The Simply Give Meijer double match days are Sep. 11 and 12. During those two days, Meijer will double match all Simply Give donations made by its shoppers, turning the purchase of a $10 donation card into a $30 donation to the FISH pantry.

The FISH pantry will use these donations to purchase food for the 200+ shoppers who use our food pantry to help feed their families.

Please help FISH on Sep. 11 and 12 and donate to the Simply Give program. The Simply Give cards truly make a difference! Thank you for your support!!



Governor Maintains Protections for Michigan Workers

Governor Maintains Protections for Michigan Workers

Governor Gretchen Whitmer Banner - headshot with bridge graphic


August 27, 2020

Media Contact: [email protected]


Governor Whitmer Maintains Protections for Michigan Workers During the COVID-19 Pandemic

Governor’s order ensures protections for workers who stay home when they’re sick, clarifies principal symptoms


LANSING, Mich. — Today, Governor Gretchen Whitmer signed Executive Order 2020-172, which prohibits employers from discharging, disciplining, or retaliating against employees who make the responsible choice to stay home when they or their close contacts are sick. The order, protecting employees who stay home when sick from retaliation, comes at a critical time when unemployed and underemployed workers face uncertainty after the Trump Administration allowed the $600 pandemic unemployment benefit to expire. The governor’s order clarifies when a worker has the principal symptoms of COVID-19 so that workers who have a known medical or physical condition causing their symptoms need not stay home.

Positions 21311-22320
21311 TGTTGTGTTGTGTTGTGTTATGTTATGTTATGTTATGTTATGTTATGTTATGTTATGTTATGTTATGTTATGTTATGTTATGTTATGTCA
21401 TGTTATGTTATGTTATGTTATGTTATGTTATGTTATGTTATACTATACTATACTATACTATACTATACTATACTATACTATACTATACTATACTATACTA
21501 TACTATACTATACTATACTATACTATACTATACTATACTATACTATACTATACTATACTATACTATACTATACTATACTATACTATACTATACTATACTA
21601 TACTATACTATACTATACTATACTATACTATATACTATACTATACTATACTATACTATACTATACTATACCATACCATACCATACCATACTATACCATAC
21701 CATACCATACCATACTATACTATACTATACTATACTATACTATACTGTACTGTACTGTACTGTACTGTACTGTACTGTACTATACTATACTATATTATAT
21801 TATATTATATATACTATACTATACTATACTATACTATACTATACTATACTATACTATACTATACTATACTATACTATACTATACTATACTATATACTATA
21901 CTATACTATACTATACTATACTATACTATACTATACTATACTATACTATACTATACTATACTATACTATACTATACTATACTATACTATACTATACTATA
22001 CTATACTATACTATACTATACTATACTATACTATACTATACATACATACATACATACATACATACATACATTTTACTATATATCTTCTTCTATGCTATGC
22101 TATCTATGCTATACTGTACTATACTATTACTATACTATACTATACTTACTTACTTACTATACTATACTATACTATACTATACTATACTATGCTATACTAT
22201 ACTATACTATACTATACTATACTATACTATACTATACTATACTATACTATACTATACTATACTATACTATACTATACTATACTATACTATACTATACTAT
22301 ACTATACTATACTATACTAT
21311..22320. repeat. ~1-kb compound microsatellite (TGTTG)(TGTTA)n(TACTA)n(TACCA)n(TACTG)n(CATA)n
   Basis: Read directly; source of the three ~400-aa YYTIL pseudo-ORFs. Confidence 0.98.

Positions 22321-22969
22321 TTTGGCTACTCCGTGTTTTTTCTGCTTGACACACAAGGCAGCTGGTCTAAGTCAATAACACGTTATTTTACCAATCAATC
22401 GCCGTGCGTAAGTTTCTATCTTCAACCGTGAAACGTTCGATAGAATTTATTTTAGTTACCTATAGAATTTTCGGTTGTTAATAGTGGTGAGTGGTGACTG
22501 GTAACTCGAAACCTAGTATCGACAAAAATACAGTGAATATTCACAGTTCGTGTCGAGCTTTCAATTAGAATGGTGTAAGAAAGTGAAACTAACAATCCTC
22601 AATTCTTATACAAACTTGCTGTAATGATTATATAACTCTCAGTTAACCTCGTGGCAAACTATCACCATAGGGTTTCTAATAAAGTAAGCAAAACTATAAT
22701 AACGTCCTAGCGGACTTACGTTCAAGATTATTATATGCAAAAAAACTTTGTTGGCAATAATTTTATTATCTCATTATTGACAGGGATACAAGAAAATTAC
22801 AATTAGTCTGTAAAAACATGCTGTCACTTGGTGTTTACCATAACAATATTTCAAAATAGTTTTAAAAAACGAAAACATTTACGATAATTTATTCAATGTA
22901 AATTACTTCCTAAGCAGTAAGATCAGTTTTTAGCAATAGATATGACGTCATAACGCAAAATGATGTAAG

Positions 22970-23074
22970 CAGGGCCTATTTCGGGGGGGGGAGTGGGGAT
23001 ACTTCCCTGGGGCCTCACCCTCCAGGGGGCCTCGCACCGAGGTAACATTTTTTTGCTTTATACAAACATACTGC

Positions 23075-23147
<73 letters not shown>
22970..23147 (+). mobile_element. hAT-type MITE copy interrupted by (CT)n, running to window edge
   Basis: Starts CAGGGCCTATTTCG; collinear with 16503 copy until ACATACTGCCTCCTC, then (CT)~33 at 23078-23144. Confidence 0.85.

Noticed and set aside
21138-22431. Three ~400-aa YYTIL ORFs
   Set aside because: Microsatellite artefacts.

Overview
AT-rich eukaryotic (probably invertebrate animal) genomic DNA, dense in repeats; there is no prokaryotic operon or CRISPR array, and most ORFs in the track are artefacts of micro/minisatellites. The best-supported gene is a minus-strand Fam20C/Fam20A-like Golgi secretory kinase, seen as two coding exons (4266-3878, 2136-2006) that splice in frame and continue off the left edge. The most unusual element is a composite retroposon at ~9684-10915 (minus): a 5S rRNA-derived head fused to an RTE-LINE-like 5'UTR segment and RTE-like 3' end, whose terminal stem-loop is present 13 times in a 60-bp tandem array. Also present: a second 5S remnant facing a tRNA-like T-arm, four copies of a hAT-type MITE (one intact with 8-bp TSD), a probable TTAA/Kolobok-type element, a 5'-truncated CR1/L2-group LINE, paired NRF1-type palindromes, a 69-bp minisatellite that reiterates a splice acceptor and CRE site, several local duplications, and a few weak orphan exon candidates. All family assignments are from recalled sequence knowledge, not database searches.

“Every hardworking Michigander should feel empowered to make the responsible choice and stay home if they or someone they have been in contact with is sick,” said Governor Whitmer. “COVID-19 is still a very real threat to our families, our frontline workers, and our economy, and it’s crucial that anyone who experiences any of the symptoms of this virus stay home. These protections will help to slow the spread of the virus and save lives, but we still need the federal government to work together in a bipartisan way to expand unemployment benefits and provide support for our workers and their families.”


Under Executive Order 2020-172, employers must treat employees who stay home when they are sick as if he or she were taking medical leave. Any and all Michiganders who test positive for COVID-19 or who display one or more of the principal symptoms should stay home. Executive Order 2020-172 clarifies that a worker should stay home if they have any one of the following not explained by a known medical or physical condition: a fever, an uncontrolled cough, and shortness of breath; or at least two of the following not explained by a known medical or physical condition: loss of taste or smell, muscle aches (“myalgia”), sore throat, severe headache, diarrhea, vomiting, and abdominal pain.


Individuals must remain home until 24 hours have passed since the resolution of fever without medication or 10 days have passed since their symptoms first appeared or were tested positive.


As a rule, if an individual has a suspected or confirmed case of COVID-19 or has had close contact with a confirmed positive case they should only leave their home for essential trips, to obtain food, medicine, or medical care. Additionally, they may leave to partake in an outdoor activity, such as walking, hiking, running, cycling, or any other recreational activity consistent with remaining at least six feet from others.


To view Executive Order 2020-172, click the link below: